Usually, in 5e, it seems you will pick a background first and then it will assign you the 4 skills, but we decided to mix and match our backgrounds and skills. Backgrounds are there to offer players: skills, a trait, and half of the starting equipment if you chose to take it (you must take the other half from your class). Traits are kind of nifty since they allow all characters to have some kind of input to the Role Play part of the game. For example, the Fighter class is mostly just about brawling and before did not bring too much to the Role Play other than having low intelligence and charisma stats (depending, but most seem built that way). Now, a Fighter can chose to take the Temple Services trait and gain the ability to go to the temple of their chosen religion/god and be able to: ask priests, acolytes, and other members for help/information, heal yourself and your companions for free, and receive religious services. Thus, your fighter can be a Templar if you chose and actually contribute to the Role Play and not just combat. Its a great way to help you construct a background for your character.   I chose the Sage trait.


There are feats in 5e, but they are completely optional unlike previous editions. Our group decided we wanted to have ALL THE THINGS, so for my feat I chose Herbalism. Herbalism lets me spend an hour to create up to 3 items (Antitoxin, Healer’s Kit, and Potion of Healing). I must have  the necessary material components in order to create them, components such as: herbs, vials, cloth, etc. I can also identify poisonous herbs.

For equipment, I did decide on taking the recommended starting items for Druids and Sages, but I did decide to change it up just a bit. I had 70~ gold plus some items from the set I didn’t necessarily want (such as a spear!), so I decided to gain a fishing tackle box (as a method of providing food) and a Longbow. Now I only have 17 gp, 12 sp, and 8 cp leftover, but I feel better about my starting equipment:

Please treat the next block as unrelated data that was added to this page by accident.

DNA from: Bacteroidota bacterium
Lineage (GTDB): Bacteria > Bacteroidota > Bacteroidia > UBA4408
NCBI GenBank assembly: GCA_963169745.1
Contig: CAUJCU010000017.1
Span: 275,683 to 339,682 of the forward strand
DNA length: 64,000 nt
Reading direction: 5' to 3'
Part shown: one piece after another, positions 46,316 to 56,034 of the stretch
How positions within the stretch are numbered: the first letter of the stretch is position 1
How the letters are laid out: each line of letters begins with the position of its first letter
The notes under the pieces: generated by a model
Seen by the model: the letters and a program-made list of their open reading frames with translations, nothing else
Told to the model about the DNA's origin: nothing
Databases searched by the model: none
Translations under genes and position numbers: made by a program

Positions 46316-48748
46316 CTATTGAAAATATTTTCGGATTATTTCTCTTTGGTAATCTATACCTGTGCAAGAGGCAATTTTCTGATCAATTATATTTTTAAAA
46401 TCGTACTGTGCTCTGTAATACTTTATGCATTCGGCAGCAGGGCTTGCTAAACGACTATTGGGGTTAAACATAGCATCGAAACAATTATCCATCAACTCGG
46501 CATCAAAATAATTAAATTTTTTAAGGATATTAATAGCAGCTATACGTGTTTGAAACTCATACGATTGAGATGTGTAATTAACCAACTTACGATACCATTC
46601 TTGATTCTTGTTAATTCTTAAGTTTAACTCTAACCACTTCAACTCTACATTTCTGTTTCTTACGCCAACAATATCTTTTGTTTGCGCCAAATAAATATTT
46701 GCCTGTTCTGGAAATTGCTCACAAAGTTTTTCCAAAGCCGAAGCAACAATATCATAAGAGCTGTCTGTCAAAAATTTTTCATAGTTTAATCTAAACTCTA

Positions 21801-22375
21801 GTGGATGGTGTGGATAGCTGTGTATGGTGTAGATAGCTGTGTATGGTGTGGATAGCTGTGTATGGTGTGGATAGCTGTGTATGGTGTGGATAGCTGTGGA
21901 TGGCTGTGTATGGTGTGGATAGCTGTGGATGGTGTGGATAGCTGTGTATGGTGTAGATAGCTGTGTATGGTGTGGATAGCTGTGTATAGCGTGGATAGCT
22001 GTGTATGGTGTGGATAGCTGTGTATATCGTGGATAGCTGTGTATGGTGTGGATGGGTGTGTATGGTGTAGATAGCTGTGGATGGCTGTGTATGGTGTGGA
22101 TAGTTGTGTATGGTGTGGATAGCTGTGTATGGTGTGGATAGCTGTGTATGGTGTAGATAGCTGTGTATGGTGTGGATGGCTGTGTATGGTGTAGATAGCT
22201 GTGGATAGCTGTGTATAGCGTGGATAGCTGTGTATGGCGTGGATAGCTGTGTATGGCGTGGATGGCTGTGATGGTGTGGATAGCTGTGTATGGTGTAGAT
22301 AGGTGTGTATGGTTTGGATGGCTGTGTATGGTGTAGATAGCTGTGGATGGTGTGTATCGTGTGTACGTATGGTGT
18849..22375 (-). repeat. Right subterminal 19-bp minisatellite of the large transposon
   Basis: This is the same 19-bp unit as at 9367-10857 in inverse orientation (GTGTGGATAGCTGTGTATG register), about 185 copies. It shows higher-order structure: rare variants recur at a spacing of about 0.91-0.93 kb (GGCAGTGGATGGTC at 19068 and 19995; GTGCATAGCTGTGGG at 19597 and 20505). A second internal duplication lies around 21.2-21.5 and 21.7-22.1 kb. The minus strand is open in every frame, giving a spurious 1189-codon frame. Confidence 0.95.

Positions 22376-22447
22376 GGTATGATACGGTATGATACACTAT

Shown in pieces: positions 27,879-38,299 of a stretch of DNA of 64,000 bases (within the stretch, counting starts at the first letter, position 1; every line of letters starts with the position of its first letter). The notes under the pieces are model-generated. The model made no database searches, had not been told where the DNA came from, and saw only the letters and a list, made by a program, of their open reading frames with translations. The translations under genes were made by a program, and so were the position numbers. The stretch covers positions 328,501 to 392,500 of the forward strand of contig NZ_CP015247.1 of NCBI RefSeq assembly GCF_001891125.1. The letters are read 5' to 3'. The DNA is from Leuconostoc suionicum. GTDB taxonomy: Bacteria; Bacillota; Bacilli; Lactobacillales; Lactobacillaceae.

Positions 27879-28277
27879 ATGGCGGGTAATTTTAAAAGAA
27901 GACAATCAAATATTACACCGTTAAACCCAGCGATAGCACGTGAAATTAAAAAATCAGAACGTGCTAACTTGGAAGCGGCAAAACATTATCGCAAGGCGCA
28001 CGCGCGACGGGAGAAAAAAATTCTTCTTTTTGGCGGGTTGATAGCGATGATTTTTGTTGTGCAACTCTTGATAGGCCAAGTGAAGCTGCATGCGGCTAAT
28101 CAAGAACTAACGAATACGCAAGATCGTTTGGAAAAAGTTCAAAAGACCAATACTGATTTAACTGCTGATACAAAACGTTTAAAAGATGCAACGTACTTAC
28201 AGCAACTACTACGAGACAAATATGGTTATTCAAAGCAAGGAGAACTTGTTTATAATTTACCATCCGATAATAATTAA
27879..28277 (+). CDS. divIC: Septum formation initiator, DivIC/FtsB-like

• Robe
  • 10 Candles
  • Code Ring I haven’t decided what its for yet
  • Nature Tome The DM will assign a DC to the Tome. If I would have to make a DC check about something the Tome covers, if the DC is the same as the Tome’s, then I can succeed a check with it
  • Ink, Ink Pen, and 10 sheets of paper
  • Leather Armor Adds 11 to my armor class
  • Shield I won’t be using it for right now, but kept it just in case
  • Longbow 1d8 piercing damage!
  • Adventurer’s Kit Has a backpack, a healer’s kit (20 uses), 10 torches, 10 days of rations, a waterskin, and 50 ft of rope
  • Sprig of Mistletoe Apparently it can be used as a Druid Focus, but I honestly don’t know what that means for this edition since it had no entry anywhere other than in the Druid starting equip list
  • Fishing Tackle Box Has the fishing rod, lures, and lines

With that, my character is complete. I left out some details, like how fast she can walk and her measurements, but those things are easy to look up for yourselves! I had a lot of fun setting up my character and I hope I have  a lot of fun playing her. The last thing I need to do is give her a back story. I already had one in mind as I made her, so here it is:

Wood Elf Druid taken from

Diyaa grew up in a small, secluded village by a river. While Wood Elves typically are weary of other races, Diyaa’s family moved into the human dominated village nonetheless. Her father and mother were Druids that acted as soothsayers and healers in the town, able to cure just about any ailment that came their way. One day they died of some mysterious illness that even Diyaa’s grandmother couldn’t stop. With only the notation that it was Magical in essence, Diyaa decided that in order to become a great healer she must learn all she can about healing, both natural and magical. Leaving her grandmother behind to tend to the village needs, Diyaa set off on a journey of discovery with a slight hope that she might recognize the cause of her parents’ untimely deaths.

I am really excited about this character and I hope I got some people excited about playing D&D 5e. I will try to post more about the system in action when we convene to play on May 24th. I will give my impressions of the ease/difficulty of the system and whether or not the Skill Dice, Advantage/Disadvantage, and Contest additions add or detract from the gameplay.

If you are interested in D&D 5e, the playtest is free! You can gather a group of friends, go to, or join to find groups online or offline. D&D 5e, according to my DM and a lot of people on the forums, seems to be compatible with ANY campaign setting and most other rule books. I would be happy to hear about other people’s experiences so feel free to leave a comment below!

Have a great day!